So just imagine the mess the cable guys are now anticipating with MPEG-2 to MPEG-4 transcoding. Converting from essentially a smaller to a larger data stream will surely require more processing power and signal interpolation. Thus, there’s a bigger chance for transmission errors and picture/sound screw-ups. And it’s quite possible this data transcoding process will lower overall picture quality – lending fuel to DirecTV’s recent court challenge against Comcast over “superior HD picture quality” bragging rights.
Oh, and resolving this transcoding issue will just add a whopping headache to the upset stomach which cable engineers are already feeling, under pressure from the front office to increase HD channel capacity as fast as possible. And that so they can head off customer migration to DirecTV, which also is promising a bump up to 150 national HD channels sometime in 2008.
Another speaker at the cable tech conference, Cox president Pat Esser, detailed multiple steps that his company is undertaking to enable delivery of 50 HD channels by year’s end. Among the moves – relocating channels from the (inefficent) analog to a digital tier, performing statistical multiplexing of HD signals (which adjusts the bandwidth of individual channels on a second-by-second basis, depending on each channel’s data need) , and tweaking cable’s core QAM (quadrature amplitude modulation) signal delivery scheme. And like Comcast, Time-Warner and Cablevision, Cox will start to deploy switched digital video technology. That essentially sends just one channel at a time to a subscriber’s box, instead of a couple hundred. Cable companies’ new promises to provide customers with 400 to 500 HD “choices” – at least half video-on-demand programs rather than true channels – are all dependent on switched digital. This upgrade ain’t gonna happen overnight. But the heat is definitely on.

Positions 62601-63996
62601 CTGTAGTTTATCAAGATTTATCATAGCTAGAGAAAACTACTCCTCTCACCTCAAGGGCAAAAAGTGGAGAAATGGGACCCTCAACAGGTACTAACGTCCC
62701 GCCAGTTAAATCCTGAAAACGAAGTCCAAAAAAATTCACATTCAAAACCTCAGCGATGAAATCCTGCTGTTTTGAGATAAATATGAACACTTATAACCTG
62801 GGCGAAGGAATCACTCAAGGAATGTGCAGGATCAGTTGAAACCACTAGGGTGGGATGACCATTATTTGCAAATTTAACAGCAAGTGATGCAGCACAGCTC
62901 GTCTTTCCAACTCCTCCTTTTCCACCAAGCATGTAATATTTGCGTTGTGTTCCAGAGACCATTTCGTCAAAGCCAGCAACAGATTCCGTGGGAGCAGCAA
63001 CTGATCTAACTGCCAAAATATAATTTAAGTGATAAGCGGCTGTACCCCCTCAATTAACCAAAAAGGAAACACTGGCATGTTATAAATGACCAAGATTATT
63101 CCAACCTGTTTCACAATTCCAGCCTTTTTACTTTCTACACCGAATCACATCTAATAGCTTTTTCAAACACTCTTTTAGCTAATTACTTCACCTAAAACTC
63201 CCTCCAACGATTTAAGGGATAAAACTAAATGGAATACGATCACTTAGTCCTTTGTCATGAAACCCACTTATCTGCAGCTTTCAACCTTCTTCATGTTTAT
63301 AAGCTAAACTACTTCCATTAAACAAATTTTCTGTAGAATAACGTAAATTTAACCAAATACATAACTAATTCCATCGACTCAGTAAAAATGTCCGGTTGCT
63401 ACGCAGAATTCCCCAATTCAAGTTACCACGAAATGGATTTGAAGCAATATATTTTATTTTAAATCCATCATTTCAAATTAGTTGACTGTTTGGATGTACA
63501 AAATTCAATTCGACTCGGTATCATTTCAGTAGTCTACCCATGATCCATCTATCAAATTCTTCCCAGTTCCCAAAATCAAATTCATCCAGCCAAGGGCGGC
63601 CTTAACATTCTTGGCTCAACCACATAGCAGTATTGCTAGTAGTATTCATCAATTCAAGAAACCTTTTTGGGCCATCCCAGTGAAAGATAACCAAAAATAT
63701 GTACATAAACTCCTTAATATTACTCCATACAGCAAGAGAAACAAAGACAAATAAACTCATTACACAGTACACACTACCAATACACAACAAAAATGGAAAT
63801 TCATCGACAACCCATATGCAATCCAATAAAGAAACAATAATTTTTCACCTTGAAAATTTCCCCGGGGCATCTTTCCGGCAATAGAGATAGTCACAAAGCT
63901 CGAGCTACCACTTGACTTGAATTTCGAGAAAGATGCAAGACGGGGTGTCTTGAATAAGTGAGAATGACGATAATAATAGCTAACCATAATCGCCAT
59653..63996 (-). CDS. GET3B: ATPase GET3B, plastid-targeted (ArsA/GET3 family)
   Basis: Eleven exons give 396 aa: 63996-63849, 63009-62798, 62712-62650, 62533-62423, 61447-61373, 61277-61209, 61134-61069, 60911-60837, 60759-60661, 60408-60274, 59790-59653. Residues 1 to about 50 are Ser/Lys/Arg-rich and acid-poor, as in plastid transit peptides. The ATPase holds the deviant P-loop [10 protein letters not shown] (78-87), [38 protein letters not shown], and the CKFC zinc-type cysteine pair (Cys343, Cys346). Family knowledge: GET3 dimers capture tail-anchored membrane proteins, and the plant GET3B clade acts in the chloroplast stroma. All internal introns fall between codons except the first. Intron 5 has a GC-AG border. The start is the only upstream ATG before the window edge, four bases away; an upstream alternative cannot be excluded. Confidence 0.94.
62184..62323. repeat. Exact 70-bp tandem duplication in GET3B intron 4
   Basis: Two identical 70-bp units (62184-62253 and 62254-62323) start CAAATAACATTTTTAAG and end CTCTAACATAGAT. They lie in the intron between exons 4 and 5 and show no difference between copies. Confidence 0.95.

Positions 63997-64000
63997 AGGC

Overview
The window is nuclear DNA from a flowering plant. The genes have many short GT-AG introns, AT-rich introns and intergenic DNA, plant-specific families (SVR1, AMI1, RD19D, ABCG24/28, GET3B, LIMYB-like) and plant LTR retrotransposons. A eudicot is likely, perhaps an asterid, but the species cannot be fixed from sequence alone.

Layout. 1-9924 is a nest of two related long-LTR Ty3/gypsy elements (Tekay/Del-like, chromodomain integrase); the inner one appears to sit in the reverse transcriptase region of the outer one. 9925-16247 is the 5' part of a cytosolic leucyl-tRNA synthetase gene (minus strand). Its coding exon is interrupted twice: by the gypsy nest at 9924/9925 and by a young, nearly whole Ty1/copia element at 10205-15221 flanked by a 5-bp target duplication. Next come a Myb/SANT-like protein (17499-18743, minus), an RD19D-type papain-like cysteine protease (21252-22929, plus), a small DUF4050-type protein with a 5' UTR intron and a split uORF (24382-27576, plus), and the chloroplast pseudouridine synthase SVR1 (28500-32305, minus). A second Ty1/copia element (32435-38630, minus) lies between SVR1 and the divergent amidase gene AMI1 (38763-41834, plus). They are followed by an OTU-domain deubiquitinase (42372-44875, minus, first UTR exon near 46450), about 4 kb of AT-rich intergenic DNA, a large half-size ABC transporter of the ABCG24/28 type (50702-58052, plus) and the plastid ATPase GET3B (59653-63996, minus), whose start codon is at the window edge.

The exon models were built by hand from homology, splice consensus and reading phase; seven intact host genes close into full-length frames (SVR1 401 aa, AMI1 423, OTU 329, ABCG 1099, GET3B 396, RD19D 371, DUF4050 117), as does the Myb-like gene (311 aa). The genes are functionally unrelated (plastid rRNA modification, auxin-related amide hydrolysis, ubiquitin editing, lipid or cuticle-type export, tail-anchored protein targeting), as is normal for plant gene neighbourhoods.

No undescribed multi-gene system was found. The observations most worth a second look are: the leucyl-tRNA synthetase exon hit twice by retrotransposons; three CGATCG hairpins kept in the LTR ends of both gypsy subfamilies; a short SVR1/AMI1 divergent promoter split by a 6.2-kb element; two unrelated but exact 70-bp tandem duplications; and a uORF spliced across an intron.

HBO was the first national cable network to deliver an HD channel, way back in 1999. Of late, said Zitter, “we’ve been impressed with the penetration of HD sets and we know people who have HD sets prefer to watch TV in HD. So in terms of serving the consumer, it’s quite clear you need to be an HD network.”
Other program suppliers now feel the same – that if they don’t make the transition fast, they’ll soon be toast. Starz Encore recently announced September launch plans for three more HD channels – Starz Edge, Starz Comedy and Starz Kids & Family, to supplement current Starz’ East and West Coast HD feeds.
Discovery Communications chief executive officer David Zaslav said last week that Discovery will introduce four more networks in HD by September 30 – simulcasts of Discovery Channel (different from DiscoveryHD), TLC, Animal Planet and The Science Channel , plus at least two more next year.
Assuming the successful launch of its new satellite, all these offerings will become part of the greatly expanded DirecTV HD package in the third quarter of this year, along with those aforementioned 11 HBO channels. – with no additional charge to HD tier subscribers. Additionally, DirecTV has signed agreements or agreements in principle to launch HD versions of A&E, ABC Family, Big Ten Network, Bravo, Cartoon Network, Chiller, CNBC, CNN, Disney Channel, ESPNEWS HD, Food Network, The History Channel, Home & Garden Television, The Movie Channel, NFL Network, Sci-Fi Channel, Showtime West, Speed Channel , The Tennis Channel, Toon Disney, USA Network, Versus HD and The Weather Channel.